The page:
A gamer uses Sony’s Playstation 5 at his home in Seoul.
Li Yelin | AFP via Getty Images
The video game giant saw sales slump in the second quarter as initial tailwinds from the Covid-19 pandemic receded.
In the three months through June, Microsoft, Sony and Nintendo’s respective gaming businesses all reported disappointing results.
The numbers reflect a broader contraction in consumer spending on video games. Americans spent $12.4 billion on games in the second quarter, down 13 percent from a year earlier, according to market research firm NPD.
Several factors are to blame, not least the easing of pandemic restrictions that have shunned home entertainment options in favor of outdoor activities.
The continued shortage of semiconductor equipment doesn’t help either.
“The growth of the overall gaming market has slowed recently as opportunities for user exits increase [the] As Covid-19 infections recede in key markets, Sony Chief Financial Officer Hiroki Totoki said on the company’s earnings call last month.
Sony reported that sales at its gaming division fell 2% year over year in the June quarter, while operating profit plunged nearly 37%. The company also issued a gloomy outlook, cutting its full-year profit forecast by 16%.
main reason? People are spending less and less time playing games and more time going out.
Total playtime for the PlayStation player base fell 15%, well below the company’s original forecast.
‘Coronavirus effect’ disappears
Gaming has been one of the biggest beneficiaries of the Covid-19 pandemic, with publishers seeing explosive growth as consumers spend more time indoors.
But the industry is taking a hit as consumer spending habits change post-lockdown and inflation continues to heat up.
At Microsoft, overall gaming revenue fell 7% year over year. Sales of the company’s Xbox consoles fell 11%, while revenue from game content and services fell 6%.
Microsoft Chief Financial Officer Amy Hood said on the company’s earnings call last week that the drop was due to “reduced engagement time and monetization of third- and first-party content.”
The embattled game publisher Activision Blizzard, which was acquired by Microsoft, reported a 70% drop in net profit and a 29% drop in revenue.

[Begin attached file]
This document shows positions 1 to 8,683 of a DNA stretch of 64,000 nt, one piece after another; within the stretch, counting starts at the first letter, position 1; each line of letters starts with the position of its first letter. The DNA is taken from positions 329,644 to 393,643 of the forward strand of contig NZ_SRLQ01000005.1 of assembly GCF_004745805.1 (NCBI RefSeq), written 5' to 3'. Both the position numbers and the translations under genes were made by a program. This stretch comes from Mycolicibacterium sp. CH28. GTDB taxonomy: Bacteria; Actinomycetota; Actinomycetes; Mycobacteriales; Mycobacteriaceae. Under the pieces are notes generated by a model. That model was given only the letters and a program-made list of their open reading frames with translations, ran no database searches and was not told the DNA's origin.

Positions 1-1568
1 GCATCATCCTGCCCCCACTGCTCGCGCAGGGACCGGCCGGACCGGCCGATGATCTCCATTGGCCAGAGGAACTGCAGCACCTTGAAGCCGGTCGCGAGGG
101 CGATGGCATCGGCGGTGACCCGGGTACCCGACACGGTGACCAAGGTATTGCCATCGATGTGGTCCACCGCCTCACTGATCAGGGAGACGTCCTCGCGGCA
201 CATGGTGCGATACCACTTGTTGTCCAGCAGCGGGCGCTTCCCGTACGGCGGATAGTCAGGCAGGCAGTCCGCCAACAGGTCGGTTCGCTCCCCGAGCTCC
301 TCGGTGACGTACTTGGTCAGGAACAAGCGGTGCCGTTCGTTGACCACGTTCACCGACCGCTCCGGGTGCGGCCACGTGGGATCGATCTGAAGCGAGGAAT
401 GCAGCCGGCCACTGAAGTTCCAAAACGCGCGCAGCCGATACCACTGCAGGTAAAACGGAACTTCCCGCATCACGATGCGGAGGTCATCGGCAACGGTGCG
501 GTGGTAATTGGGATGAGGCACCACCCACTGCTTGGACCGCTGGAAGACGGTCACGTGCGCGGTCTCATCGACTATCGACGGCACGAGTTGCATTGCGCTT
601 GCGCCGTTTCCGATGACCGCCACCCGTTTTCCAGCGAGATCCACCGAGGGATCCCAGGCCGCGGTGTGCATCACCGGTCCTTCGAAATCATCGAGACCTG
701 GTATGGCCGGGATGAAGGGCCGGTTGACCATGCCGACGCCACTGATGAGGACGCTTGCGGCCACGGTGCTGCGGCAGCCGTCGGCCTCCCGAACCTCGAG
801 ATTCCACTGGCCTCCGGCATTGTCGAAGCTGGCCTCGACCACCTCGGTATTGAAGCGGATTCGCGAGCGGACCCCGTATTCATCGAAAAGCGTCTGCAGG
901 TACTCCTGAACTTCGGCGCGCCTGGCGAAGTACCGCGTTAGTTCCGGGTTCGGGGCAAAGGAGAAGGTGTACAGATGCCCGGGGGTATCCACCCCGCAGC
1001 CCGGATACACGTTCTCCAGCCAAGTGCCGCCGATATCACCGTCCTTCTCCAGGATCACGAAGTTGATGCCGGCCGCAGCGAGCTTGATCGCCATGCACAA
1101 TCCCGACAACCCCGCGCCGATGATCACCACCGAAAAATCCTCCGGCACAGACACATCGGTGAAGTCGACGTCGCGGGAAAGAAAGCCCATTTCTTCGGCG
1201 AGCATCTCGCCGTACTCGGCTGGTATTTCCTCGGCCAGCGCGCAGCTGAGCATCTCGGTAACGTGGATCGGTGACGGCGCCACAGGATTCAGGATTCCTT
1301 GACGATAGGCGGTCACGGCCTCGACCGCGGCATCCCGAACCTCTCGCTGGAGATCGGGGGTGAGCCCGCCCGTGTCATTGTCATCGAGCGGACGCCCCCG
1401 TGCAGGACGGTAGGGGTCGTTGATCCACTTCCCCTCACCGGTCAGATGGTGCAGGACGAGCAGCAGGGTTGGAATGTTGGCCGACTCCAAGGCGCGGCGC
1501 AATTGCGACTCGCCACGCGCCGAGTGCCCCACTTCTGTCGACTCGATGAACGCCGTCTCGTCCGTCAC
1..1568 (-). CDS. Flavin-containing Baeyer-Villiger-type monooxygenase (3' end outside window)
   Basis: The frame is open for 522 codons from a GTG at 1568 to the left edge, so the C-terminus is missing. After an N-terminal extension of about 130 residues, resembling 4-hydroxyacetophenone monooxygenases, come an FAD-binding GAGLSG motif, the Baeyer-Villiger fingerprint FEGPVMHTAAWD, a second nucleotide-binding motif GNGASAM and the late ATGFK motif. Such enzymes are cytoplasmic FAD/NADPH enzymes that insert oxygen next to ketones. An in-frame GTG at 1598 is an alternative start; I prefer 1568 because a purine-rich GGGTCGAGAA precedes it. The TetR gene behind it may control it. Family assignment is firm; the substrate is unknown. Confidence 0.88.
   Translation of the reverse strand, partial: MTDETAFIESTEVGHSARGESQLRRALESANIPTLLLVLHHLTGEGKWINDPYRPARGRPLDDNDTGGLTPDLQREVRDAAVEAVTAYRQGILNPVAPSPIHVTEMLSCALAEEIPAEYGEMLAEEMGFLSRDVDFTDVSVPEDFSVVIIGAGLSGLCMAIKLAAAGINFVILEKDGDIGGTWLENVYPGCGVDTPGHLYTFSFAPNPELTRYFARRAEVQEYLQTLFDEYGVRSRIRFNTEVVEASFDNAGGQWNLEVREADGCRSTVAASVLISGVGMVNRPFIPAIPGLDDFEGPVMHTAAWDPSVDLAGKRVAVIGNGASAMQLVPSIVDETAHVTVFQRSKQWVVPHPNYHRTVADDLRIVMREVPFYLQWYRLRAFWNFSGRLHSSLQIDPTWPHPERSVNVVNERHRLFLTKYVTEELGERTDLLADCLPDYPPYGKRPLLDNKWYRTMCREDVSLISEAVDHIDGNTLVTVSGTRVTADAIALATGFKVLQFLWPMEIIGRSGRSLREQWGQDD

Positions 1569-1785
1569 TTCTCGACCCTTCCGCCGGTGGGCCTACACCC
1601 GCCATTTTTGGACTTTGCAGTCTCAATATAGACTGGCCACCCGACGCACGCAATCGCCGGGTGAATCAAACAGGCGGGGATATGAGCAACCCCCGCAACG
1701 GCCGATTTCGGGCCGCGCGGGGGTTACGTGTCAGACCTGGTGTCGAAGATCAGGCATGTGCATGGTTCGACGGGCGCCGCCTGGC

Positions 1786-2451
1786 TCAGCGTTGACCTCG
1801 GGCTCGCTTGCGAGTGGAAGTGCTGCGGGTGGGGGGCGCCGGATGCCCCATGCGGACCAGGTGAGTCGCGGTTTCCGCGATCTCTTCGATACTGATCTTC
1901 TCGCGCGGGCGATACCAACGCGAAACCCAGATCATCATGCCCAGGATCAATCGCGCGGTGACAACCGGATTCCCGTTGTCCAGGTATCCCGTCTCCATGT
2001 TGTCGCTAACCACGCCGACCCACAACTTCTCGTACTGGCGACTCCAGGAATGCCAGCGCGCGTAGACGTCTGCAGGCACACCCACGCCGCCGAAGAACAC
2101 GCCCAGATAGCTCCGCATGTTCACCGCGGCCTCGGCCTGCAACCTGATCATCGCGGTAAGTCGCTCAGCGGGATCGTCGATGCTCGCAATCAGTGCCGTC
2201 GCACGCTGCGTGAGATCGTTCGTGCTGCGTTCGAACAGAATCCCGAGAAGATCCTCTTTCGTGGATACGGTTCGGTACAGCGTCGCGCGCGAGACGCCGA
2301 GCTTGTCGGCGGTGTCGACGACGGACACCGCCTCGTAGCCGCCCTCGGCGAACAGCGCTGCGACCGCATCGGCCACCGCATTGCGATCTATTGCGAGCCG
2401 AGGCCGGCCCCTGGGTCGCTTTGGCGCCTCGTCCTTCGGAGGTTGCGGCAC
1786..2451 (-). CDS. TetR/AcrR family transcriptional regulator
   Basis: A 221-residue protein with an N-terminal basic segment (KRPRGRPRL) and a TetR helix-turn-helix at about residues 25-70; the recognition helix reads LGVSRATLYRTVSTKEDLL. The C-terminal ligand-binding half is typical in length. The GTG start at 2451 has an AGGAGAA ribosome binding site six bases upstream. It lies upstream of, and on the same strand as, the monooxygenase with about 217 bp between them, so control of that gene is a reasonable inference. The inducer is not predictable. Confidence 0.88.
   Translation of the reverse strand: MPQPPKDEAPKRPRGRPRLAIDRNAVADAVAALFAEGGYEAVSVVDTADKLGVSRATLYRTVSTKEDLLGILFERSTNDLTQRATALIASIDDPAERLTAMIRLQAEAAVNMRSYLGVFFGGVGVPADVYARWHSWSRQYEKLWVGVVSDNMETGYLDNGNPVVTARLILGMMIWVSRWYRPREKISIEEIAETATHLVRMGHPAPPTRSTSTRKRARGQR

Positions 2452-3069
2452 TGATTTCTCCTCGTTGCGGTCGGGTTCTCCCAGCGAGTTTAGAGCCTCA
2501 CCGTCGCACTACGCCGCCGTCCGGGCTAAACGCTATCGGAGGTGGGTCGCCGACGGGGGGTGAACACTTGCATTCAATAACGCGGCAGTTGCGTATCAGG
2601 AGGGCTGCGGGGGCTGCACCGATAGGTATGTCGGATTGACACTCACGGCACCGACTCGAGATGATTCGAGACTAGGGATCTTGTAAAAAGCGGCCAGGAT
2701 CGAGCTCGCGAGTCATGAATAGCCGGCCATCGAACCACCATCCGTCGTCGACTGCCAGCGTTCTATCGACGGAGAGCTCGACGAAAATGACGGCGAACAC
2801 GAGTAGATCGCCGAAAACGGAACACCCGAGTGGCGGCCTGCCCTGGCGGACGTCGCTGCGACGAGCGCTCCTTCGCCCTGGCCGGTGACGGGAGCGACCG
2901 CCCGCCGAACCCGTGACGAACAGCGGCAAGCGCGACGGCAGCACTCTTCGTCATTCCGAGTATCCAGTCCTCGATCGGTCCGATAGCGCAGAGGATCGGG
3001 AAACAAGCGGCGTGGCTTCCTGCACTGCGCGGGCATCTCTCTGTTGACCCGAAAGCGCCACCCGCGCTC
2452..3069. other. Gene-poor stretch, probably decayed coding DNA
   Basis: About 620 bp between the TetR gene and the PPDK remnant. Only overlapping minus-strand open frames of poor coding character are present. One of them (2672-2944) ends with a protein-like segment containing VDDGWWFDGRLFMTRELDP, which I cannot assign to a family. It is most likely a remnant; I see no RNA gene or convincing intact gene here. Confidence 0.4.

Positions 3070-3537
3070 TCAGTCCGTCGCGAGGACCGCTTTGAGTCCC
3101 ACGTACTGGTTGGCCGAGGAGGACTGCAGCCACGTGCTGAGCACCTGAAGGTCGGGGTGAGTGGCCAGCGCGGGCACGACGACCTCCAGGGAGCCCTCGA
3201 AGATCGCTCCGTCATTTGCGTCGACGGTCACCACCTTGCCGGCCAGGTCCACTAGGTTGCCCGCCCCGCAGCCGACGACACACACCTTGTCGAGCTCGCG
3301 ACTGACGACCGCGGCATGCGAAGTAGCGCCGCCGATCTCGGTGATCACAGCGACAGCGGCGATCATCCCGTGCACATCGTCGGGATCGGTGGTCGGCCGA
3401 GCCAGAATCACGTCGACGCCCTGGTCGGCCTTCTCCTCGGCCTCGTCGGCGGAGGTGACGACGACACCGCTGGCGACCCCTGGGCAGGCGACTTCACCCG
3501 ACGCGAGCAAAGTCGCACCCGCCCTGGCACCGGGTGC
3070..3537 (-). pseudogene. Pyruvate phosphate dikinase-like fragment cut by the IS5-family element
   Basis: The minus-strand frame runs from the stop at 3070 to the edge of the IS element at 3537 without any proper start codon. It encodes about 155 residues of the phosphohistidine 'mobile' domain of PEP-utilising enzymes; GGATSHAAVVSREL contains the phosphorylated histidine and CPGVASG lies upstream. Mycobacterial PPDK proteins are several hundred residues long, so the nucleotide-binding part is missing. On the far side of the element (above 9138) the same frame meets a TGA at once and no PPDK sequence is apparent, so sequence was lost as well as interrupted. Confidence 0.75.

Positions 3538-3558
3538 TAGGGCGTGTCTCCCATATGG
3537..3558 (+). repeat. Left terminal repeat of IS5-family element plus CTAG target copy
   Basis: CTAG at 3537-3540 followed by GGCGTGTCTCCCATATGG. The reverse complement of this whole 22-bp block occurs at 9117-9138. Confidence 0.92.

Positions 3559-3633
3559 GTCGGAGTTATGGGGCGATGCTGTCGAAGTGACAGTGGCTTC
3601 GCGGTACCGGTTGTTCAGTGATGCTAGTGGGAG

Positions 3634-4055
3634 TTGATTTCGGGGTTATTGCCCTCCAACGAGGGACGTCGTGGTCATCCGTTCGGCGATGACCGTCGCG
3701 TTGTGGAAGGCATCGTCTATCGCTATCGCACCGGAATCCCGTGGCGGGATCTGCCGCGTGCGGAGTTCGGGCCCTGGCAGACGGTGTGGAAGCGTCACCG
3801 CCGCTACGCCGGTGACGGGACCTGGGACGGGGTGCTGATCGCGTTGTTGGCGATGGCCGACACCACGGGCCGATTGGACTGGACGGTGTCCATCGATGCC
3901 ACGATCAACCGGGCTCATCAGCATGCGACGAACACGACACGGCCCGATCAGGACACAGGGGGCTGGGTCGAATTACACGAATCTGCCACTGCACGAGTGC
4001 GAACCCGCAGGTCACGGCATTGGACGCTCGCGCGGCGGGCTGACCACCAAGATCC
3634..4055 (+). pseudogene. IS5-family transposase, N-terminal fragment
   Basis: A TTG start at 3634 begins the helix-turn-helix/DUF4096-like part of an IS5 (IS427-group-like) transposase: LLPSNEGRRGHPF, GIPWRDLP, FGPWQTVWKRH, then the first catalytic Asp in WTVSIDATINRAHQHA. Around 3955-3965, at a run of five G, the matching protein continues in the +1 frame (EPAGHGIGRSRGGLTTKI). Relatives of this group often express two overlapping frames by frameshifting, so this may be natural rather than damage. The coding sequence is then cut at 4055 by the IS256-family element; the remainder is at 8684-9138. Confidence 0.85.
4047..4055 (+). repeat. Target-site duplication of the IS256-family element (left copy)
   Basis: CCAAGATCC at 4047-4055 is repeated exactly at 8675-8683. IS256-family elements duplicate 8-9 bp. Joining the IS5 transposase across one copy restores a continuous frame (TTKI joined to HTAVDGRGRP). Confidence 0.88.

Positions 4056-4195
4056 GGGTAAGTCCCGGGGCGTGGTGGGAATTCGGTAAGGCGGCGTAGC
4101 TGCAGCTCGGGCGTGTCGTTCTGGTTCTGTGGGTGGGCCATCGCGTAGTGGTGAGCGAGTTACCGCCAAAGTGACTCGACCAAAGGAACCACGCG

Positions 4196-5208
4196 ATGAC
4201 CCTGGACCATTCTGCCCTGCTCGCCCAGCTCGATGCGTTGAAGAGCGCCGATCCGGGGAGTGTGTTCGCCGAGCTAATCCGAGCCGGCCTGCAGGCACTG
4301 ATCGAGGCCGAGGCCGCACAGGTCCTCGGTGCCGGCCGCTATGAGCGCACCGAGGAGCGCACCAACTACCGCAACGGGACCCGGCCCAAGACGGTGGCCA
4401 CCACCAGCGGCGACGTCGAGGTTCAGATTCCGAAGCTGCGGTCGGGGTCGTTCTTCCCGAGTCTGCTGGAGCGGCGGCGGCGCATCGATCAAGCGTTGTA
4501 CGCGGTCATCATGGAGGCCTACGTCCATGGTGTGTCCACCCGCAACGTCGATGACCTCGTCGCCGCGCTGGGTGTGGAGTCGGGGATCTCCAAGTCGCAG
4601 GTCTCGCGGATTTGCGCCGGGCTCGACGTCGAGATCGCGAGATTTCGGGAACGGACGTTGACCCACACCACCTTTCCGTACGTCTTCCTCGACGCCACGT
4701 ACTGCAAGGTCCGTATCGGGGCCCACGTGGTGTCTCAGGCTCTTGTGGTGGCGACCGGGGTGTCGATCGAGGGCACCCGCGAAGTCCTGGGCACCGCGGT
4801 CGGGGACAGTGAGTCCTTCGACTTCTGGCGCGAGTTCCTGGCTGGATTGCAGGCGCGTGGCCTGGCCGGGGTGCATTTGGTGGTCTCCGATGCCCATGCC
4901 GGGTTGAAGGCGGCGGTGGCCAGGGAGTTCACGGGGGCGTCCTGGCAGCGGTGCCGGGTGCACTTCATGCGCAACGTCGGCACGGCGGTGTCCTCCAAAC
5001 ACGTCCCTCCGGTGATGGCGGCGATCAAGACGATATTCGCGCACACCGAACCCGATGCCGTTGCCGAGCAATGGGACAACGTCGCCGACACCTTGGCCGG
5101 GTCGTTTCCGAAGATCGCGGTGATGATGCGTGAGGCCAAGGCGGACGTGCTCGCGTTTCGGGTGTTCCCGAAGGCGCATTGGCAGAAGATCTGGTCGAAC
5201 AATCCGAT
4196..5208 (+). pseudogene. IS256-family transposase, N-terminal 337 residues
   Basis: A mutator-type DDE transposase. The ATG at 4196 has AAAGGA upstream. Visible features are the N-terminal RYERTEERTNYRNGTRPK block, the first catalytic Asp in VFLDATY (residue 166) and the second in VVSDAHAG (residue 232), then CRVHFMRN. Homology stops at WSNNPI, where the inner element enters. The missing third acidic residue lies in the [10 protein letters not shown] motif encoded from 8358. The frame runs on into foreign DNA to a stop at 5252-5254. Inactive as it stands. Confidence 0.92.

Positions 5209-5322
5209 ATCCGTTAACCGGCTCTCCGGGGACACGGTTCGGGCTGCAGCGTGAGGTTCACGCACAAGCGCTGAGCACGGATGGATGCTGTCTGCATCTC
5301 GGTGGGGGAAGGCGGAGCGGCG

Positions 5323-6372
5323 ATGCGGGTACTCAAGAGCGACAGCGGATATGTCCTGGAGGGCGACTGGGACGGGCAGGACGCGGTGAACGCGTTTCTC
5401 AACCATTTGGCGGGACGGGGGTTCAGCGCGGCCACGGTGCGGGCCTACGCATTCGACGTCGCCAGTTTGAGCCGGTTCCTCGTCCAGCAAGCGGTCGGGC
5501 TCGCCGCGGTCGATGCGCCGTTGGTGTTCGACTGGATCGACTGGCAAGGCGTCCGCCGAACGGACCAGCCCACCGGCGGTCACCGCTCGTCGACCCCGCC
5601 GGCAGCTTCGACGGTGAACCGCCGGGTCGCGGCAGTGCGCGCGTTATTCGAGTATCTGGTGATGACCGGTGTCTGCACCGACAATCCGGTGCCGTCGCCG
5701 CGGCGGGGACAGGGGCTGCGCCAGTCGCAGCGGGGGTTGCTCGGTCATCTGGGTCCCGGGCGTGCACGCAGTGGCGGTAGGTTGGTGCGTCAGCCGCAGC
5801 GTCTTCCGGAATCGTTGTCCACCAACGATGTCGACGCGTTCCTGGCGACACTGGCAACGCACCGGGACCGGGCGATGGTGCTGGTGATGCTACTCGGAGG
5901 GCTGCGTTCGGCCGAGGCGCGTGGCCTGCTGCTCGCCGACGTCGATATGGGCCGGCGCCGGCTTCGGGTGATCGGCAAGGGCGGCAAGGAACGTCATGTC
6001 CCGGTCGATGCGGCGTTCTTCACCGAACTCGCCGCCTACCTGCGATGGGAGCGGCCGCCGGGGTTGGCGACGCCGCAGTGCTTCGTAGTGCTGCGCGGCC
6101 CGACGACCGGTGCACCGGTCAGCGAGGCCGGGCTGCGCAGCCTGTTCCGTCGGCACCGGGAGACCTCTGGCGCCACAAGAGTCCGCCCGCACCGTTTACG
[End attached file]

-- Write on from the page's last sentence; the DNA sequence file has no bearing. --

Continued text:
The Call of Duty producers blamed weaker sales of the latest entry in the popular shooter franchise for the slump.
Ubisoft, the company behind Assassin’s Creed, reported a 10% drop in net bookings.
Michael Pachter, managing director at Wedbush Securities, said the disappointing numbers were largely due to comparisons with an “extraordinary performance” from a year ago. In other words, the company can’t match the massive numbers they’re releasing in 2021.
“During the shelter-in-place period, everyone saw record numbers, with catalog sales leading the way in older titles,” Pachter told CNBC. “It established an impossible comparison, and the year-over-year decline was well-received. , and as expected.”
Electronic Arts was one of the few companies to overcome the shrinking game, with profits up 50% and revenue up 14%.
Console shortage persists
A major factor holding back performance in the gaming world is the constant scramble for critical console hardware.
Nintendo’s operating profit fell 15% in the April-June period. The company behind the Super Mario franchise blamed a global semiconductor shortage for the poor performance, which meant it couldn’t make and sell as many Switch consoles.
Nintendo sold 3.43 million portable Switch consoles in the quarter, down 23% year over year, while software sales fell 8.6% to 41.4 million units.
Sony sold 2.4 million PlayStation 5 consoles in the quarter, up slightly from 2.3 million a year earlier. The company hopes the lifting of lockdown measures in key manufacturing hub Shanghai and a boost from the holiday sales season will help it reach its goal of shipping 18 million PS5 units in 2022.
“The slow rollout of hardware is one of the biggest contributors,” Pachter said. “New hardware buyers tend to buy a lot of software, and PlayStation and Switch sales have been constrained by supply.”
The trend of remote work has also caused delays in new game releases, limiting the number of games people want to buy. For example, Microsoft delayed the release of its highly anticipated sci-fi epic Starfield until early 2023, while Ubisoft delayed the release of games based on the Avatar movie series.
More pain to come?
Soaring prices for everything from natural gas to groceries and fears of a looming recession could spell more trouble for the industry.
According to Ampere Analysis, the global games and services market is expected to contract by 1.2% year-on-year to $188 billion in 2022, the first annual decline in more than a decade.
“The tightening cost of living means increased pressure on household budgets,” Ampere research director Piers Harding-Rolls told CNBC.
“The impact will likely be felt on higher-priced items including console hardware, although limited availability and pent-up demand, especially for high-end consoles, means the impact will be minimal for now.
Harding-Rolls added: “High in-game spending may also face some additional pressure as gamers adjust their discretionary spending.”
Some companies believe the push for subscription offerings will help offset slumping game sales.
According to Microsoft, growth in the company’s Xbox Game Pass membership program has helped cushion the blow from weaker demand for consoles and games. While Microsoft doesn’t provide updated subscriber numbers for the service, it had more than 25 million total subscribers as of January.
Sony recently revamped its PS Plus subscription service in a move it hopes will help deal with the recent lull in gaming activity. According to Sony’s quarterly report, the total number of PS Plus subscribers was 47.3 million, slightly lower than the previous quarter.